Now, television commercials and many action sequences on television routinely activate that orienting reflex once per second. And since we in this country, on average, watch television more than four and a half hours per day, those circuits of the brain are constantly being activated.
The constant and repetitive triggering of the orienting response induces a quasi-hypnotic state. It partially immobilizes viewers and creates an addiction to the constant stimulation of two areas of the brain: the amygdala and the hippocampus (part of the brain's memory and contextualizing system). It's almost as though we have a "receptor" for television in our brains.
When I was a boy growing up on our family farm in the summers, I learned how to hypnotize chickens. You hold the chicken down and then circle your finger around its head, making sure that its eyes trace your hand movement. After a sufficient number of circles, the chicken will become entranced and completely immobile. There's a lot you can do with a hypnotized chicken. You can use it as a paperweight, or you can use it as a doorstop, and either way, the chicken will sit there motionless, staring blankly. (What you can't do is use it as a football. Something about being thrown through the air seemed to wake that chicken right up.)
It turns out that the immobility response in animals is an area that has received some scholarly attention, and here is one thing the scientists have found: The immobility response is strongly influenced by fear. A fear stimulus causes the chicken's amygdala to signal the release of neurochemicals, and controlled experiments show that they make immobility much more likely.
No, I'm not saying that television viewers are like hypnotized chickens. But there may be some lessons for us larger-brained humans in the experiences of barnyard hens. I remember times in my youth when I spent hours in front of a TV without noticing how much time had passed. My own experience tells me that extended television watching can be mind numbing.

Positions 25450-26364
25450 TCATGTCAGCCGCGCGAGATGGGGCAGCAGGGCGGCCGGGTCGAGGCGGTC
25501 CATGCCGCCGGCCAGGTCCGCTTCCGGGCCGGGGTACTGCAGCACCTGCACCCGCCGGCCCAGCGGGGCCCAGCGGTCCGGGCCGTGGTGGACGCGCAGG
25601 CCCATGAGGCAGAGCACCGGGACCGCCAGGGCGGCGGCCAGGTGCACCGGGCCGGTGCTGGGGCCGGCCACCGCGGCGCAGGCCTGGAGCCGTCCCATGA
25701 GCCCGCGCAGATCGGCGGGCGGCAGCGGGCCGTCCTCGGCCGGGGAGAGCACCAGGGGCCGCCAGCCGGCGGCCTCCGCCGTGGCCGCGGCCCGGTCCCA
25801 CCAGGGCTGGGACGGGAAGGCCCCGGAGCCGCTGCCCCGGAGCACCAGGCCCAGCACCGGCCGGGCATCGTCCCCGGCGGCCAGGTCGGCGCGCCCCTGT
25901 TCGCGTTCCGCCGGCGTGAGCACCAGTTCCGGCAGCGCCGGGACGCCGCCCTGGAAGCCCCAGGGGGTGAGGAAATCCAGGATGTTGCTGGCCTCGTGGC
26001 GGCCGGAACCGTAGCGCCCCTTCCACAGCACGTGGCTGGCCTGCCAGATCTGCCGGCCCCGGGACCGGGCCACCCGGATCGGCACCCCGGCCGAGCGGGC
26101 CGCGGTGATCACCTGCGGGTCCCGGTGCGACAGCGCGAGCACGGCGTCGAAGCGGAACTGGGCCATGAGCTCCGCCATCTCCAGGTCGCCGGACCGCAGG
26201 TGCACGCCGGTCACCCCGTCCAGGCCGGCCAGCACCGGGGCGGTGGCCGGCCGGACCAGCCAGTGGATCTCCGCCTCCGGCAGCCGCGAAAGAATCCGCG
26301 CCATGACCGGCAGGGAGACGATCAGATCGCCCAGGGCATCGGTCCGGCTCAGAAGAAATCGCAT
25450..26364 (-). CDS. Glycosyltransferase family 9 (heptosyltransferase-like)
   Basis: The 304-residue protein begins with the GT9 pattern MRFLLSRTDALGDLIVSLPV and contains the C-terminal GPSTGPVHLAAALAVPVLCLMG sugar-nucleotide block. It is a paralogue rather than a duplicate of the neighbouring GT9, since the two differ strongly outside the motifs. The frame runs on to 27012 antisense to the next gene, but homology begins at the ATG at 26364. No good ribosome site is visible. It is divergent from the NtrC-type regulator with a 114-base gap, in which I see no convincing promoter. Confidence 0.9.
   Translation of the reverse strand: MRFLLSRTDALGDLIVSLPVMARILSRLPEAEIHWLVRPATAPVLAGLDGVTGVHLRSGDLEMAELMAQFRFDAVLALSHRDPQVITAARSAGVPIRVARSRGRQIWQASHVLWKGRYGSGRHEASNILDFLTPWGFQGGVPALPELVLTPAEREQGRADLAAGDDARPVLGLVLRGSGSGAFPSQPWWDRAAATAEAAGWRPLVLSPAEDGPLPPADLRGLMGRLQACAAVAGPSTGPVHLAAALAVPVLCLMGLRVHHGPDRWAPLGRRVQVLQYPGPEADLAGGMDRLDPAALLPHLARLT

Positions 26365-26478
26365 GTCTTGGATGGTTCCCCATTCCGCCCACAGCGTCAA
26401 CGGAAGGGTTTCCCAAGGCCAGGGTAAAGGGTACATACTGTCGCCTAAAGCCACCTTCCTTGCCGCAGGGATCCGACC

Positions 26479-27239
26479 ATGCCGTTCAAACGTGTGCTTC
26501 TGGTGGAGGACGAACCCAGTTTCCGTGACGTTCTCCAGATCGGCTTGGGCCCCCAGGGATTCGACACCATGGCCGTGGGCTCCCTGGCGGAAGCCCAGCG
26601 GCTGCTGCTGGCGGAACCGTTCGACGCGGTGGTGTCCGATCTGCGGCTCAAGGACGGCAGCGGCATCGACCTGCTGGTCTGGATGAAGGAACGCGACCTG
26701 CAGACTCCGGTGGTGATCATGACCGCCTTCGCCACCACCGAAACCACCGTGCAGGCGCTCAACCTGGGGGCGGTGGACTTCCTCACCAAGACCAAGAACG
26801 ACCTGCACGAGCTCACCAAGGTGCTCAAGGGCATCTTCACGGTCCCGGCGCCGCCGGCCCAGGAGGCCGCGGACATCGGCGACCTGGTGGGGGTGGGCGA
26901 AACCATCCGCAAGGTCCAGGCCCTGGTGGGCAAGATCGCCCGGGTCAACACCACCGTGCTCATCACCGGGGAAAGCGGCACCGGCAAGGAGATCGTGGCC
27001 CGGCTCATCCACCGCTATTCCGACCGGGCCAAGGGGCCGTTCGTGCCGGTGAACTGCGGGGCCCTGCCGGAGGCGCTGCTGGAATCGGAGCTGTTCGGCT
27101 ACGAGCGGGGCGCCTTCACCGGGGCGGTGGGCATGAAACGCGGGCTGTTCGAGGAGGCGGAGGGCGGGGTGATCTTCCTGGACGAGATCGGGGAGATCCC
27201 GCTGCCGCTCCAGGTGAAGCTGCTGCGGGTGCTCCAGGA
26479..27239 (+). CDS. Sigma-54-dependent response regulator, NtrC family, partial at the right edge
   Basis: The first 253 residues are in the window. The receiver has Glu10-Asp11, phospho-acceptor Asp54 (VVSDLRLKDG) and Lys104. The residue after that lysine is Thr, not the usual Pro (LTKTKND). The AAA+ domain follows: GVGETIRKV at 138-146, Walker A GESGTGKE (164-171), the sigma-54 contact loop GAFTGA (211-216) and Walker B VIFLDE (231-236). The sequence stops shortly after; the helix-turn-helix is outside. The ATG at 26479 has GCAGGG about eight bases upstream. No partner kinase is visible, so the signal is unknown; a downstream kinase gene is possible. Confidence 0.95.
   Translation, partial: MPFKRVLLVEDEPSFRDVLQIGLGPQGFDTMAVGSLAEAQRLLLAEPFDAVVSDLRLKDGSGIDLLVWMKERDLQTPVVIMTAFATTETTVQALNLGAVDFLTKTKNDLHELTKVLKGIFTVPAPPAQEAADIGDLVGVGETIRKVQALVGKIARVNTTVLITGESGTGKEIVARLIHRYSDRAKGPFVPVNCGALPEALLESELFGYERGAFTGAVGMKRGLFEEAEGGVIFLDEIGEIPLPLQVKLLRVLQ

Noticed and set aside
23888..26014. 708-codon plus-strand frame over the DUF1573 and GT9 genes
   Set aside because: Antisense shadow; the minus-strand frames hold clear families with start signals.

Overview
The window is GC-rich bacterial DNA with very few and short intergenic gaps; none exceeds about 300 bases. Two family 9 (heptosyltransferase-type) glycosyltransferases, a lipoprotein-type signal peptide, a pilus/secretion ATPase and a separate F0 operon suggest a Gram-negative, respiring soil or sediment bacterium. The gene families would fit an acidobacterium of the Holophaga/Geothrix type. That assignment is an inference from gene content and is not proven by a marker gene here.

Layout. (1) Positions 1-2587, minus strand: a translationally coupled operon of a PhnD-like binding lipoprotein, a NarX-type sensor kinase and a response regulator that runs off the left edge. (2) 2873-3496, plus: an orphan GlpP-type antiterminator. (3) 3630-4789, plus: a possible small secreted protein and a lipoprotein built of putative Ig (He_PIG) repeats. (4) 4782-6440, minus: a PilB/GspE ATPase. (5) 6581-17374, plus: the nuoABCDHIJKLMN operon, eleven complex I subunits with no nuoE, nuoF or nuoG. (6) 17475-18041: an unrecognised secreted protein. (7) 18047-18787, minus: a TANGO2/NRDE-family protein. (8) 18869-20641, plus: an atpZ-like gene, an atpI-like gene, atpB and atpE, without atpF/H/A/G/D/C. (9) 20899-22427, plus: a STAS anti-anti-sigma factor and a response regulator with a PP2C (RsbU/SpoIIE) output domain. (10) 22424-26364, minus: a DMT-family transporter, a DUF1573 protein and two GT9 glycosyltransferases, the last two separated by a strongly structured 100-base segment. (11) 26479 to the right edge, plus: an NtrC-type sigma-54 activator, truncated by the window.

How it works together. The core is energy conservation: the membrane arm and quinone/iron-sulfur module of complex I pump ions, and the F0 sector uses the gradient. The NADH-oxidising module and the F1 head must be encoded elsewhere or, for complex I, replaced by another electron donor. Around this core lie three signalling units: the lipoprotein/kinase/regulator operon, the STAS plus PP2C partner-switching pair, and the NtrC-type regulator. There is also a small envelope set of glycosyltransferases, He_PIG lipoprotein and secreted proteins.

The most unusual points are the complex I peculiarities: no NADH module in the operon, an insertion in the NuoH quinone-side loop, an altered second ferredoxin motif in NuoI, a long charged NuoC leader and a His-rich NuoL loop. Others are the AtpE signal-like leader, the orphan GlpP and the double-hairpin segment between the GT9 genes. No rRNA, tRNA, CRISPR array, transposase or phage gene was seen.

That is one of the reasons why I feel so passionately about connecting the television medium to the Internet and opening it up to the creativity and talent of individuals. I believe it is extremely important to pay considerably more attention to the quality and integrity of television programming made by citizens. That is also one of the reasons I am concerned about the potential for exploitation of the television medium by those who seek to use it to manipulate public opinion in ways that bypass reason and logic.
Television's quasi-hypnotic effect is one reason that the political economy supported by the television industry is as different from the vibrant politics of America's first century as those politics were different from the feudalism that thrived on the ignorance of the masses of people in the Dark Ages.
Our systematic exposure to fear and other arousal stimuli on television can be exploited by the clever public relations specialist, advertiser, or politician. Barry Glassner, a professor of sociology at the University of Southern California, argues that there are three techniques that together make up "fearmongering": repetition, making the irregular seem regular, and misdirection. By using these narrative tools, anyone with a loud platform can ratchet up public anxieties and fears, distorting public discourse and reason.